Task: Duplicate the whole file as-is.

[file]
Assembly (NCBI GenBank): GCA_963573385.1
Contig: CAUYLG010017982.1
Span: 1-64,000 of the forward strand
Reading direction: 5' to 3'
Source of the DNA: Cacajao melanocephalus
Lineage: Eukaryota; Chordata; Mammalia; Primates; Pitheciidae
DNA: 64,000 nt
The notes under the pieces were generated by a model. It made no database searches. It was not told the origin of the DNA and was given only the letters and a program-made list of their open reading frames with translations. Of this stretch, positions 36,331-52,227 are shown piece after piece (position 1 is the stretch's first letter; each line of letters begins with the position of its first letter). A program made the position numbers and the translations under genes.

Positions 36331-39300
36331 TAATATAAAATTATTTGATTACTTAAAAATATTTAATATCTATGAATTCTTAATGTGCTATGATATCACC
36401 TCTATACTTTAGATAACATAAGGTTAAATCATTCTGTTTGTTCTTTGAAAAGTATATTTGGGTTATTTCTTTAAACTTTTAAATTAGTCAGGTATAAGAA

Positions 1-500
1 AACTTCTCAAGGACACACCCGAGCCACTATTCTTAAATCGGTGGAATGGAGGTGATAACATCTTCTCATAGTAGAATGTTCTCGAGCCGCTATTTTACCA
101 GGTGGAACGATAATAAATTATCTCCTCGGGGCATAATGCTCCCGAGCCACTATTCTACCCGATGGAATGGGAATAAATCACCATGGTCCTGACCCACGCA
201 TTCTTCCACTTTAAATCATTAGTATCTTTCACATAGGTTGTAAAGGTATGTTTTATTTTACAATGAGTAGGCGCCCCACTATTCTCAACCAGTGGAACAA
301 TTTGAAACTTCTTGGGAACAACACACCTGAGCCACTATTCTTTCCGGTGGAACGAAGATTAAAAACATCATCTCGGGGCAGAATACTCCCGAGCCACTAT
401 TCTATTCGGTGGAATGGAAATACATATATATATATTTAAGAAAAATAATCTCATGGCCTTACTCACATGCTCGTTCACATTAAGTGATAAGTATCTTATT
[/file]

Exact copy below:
Assembly (NCBI GenBank): GCA_963573385.1
Contig: CAUYLG010017982.1
Span: 1-64,000 of the forward strand
Reading direction: 5' to 3'
Source of the DNA: Cacajao melanocephalus
Lineage: Eukaryota; Chordata; Mammalia; Primates; Pitheciidae
DNA: 64,000 nt
The notes under the pieces were generated by a model. It made no database searches. It was not told the origin of the DNA and was given only the letters and a program-made list of their open reading frames with translations. Of this stretch, positions 36,331-52,227 are shown piece after piece (position 1 is the stretch's first letter; each line of letters begins with the position of its first letter). A program made the position numbers and the translations under genes.

Positions 36331-39300
36331 TAATATAAAATTATTTGATTACTTAAAAATATTTAATATCTATGAATTCTTAATGTGCTATGATATCACC
36401 TCTATACTTTAGATAACATAAGGTTAAATCATTCTGTTTGTTCTTTGAAAAGTATATTTGGGTTATTTCTTTAAACTTTTAAATTAGTCAGGTATAAGAA

Positions 1-500
1 AACTTCTCAAGGACACACCCGAGCCACTATTCTTAAATCGGTGGAATGGAGGTGATAACATCTTCTCATAGTAGAATGTTCTCGAGCCGCTATTTTACCA
101 GGTGGAACGATAATAAATTATCTCCTCGGGGCATAATGCTCCCGAGCCACTATTCTACCCGATGGAATGGGAATAAATCACCATGGTCCTGACCCACGCA
201 TTCTTCCACTTTAAATCATTAGTATCTTTCACATAGGTTGTAAAGGTATGTTTTATTTTACAATGAGTAGGCGCCCCACTATTCTCAACCAGTGGAACAA
301 TTTGAAACTTCTTGGGAACAACACACCTGAGCCACTATTCTTTCCGGTGGAACGAAGATTAAAAACATCATCTCGGGGCAGAATACTCCCGAGCCACTAT
401 TCTATTCGGTGGAATGGAAATACATATATATATATTTAAGAAAAATAATCTCATGGCCTTACTCACATGCTCGTTCACATTAAGTGATAAGTATCTTATT